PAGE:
regarding the environmental impact of portland cement, the manufacturing process is highly energy consuming (like calura said). It involves mining lime, silica, and alumina, grinding them very very small, then mixing and heating them together in a mega-huge rotating furnace that has to reach about 2000C!  in here the calcium reacts with the aluminum, and the whole thing reacts into little rocks called clinker.

Then the clinker are really hot, and have to be cooled quickly, so they cart them up to a very tall tower that has cold air blowing up a center shaft, and drop them from the top of the tower. so they cool on their way down (they need to be cool enough to touch).  Then it has to be crushed a second time to actually come out as cement.

the rule of thumb is (was?) that 1 kg of concrete (thats after its mixed with the sand/pebble aggregate) required production of about 1 kg of carbon emissions.


semi-relevant: I uploaded a video to youtube that looks into a small porthole at a cement factory my class took a field trip to back in 2010. (I love that engineering and science classes still take field trips in university...)
<a href="https://www.youtube.com/v/l4EOtczi2mk" target="_blank" class="new_win">https://www.youtube.com/v/l4EOtczi2mk</a>

PhD student in Materials Science at Arizona State University currently working on high-temperature superconductors and quantum computers or something.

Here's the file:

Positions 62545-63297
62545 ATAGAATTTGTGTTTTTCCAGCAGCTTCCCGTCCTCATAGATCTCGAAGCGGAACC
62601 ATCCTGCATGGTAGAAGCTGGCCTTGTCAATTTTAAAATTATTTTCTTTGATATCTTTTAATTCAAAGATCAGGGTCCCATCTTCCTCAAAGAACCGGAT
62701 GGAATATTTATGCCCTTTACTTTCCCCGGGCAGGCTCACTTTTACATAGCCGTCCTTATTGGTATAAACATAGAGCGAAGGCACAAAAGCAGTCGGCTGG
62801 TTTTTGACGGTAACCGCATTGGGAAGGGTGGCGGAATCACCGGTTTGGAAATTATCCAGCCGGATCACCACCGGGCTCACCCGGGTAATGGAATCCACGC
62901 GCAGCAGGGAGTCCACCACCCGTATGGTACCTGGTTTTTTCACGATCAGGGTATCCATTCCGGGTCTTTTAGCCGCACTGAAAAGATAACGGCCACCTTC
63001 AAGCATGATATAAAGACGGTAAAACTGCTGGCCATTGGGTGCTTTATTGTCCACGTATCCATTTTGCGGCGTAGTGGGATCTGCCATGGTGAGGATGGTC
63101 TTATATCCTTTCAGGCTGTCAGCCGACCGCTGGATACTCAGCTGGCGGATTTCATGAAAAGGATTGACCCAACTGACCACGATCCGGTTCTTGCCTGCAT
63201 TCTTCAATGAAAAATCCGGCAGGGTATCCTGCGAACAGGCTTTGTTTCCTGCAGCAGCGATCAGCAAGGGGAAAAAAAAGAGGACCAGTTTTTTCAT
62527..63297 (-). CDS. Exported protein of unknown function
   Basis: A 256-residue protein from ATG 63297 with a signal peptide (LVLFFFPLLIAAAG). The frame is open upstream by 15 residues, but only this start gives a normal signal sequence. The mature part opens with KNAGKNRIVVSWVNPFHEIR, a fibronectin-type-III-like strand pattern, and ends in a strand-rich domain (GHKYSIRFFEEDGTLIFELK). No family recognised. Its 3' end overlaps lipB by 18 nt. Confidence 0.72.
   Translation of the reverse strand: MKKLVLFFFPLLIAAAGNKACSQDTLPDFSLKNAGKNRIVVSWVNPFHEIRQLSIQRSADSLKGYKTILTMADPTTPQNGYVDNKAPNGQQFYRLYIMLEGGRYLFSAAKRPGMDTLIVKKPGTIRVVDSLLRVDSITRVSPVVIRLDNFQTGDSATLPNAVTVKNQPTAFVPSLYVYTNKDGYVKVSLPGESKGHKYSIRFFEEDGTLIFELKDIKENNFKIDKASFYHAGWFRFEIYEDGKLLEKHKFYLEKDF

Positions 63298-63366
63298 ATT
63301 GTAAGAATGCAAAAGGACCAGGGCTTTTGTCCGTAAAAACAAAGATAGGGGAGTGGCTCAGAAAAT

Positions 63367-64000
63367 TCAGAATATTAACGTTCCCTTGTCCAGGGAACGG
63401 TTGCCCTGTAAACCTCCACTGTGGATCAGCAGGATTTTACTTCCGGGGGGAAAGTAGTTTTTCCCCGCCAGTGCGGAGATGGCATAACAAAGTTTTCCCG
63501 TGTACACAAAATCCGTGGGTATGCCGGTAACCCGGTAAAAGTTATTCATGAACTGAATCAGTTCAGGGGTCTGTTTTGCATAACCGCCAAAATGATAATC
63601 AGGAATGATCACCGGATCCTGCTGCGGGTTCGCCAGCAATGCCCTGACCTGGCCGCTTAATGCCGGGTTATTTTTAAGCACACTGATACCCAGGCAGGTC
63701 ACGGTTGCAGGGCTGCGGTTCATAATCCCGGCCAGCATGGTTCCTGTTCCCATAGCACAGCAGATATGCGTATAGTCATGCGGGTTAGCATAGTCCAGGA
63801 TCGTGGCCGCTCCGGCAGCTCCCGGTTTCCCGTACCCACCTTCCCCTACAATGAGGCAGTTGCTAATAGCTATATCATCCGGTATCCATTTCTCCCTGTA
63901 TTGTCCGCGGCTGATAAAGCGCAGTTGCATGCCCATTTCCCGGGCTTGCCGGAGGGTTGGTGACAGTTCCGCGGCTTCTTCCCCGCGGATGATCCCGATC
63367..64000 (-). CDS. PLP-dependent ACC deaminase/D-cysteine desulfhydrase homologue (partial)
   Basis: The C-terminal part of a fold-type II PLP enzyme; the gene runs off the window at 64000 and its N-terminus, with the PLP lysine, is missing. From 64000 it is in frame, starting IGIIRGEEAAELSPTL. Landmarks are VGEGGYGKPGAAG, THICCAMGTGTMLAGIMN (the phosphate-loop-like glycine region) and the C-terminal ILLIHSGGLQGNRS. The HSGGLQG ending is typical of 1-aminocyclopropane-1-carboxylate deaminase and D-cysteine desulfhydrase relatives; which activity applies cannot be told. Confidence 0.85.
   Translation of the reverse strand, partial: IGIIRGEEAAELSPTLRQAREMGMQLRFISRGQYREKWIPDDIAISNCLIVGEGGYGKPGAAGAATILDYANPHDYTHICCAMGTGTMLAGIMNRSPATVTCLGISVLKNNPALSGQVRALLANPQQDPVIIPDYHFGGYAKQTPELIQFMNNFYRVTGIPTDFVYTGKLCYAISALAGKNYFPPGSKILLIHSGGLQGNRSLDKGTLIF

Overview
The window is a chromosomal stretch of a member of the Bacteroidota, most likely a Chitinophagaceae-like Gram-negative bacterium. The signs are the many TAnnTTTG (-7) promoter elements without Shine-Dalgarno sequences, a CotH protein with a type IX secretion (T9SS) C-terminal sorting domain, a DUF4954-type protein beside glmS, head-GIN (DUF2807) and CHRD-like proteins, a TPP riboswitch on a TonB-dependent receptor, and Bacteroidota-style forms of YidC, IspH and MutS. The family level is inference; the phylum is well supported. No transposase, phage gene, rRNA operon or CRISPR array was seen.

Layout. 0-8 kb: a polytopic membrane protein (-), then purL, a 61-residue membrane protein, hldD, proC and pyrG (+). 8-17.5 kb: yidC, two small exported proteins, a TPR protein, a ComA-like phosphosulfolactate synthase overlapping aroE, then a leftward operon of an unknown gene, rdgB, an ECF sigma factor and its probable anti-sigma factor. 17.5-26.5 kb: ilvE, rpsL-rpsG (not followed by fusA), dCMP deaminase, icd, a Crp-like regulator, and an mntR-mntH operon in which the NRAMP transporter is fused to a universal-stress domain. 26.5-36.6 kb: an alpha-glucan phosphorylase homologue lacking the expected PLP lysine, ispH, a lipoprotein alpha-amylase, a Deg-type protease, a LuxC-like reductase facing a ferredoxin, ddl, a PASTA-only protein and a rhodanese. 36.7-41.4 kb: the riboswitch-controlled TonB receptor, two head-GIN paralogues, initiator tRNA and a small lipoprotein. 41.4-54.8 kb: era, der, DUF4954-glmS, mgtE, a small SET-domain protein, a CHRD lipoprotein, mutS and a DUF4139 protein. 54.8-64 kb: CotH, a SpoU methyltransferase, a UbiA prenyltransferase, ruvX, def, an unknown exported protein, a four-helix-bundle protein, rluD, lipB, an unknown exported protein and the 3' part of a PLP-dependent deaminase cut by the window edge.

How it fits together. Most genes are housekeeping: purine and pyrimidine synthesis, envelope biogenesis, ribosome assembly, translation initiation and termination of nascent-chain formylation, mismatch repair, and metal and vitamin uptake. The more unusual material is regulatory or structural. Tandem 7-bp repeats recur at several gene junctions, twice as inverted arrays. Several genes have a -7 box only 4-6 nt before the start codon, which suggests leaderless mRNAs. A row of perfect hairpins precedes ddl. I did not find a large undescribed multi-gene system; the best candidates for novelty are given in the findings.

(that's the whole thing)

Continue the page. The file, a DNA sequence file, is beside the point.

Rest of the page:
my (materials) science podcast: LASER (Let's Agree Science and Engineering are Rad!) twitter @scikopas

Offline calura

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Re: Concrete houses
« Reply #2 on: February 27, 2014, 07:49:14 AM »
Hehe, thank you sir.  It was a lot longer than I thought, so I'd be impressed if anyone did read it again!  You're spot on with the cement production, it's the really hot furnace that just destroys any environmental credentials it can ever have.

Tensioned concrete (prestressed concrete) is good at long spans, like bridges.  That's when they cast ducts into the concrete beams, and once they're in place, they feed great big tendons through the ducts, tension them up really tight, and grout them in place.  That means the whole cross section of the concrete is in compression, which is really efficient.  It's pretty cool, and if they shape the ducts right, the tension actually pulls the beams up flat as well (instead of sagging under their own weight).  Normal reinforced concrete is different; you cast in bars without any tension on them.  Under bending loading the concrete takes all the compression side, and the steel takes the tension side.  Not so cool.

Everyone should do field trips, for their whole lives ;)
« Last Edit: July 20, 2014, 09:19:11 PM by calura »

Offline Ed Lolington

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Re: Concrete houses
« Reply #3 on: April 26, 2014, 12:16:50 PM »
Good thread. I learned a lot!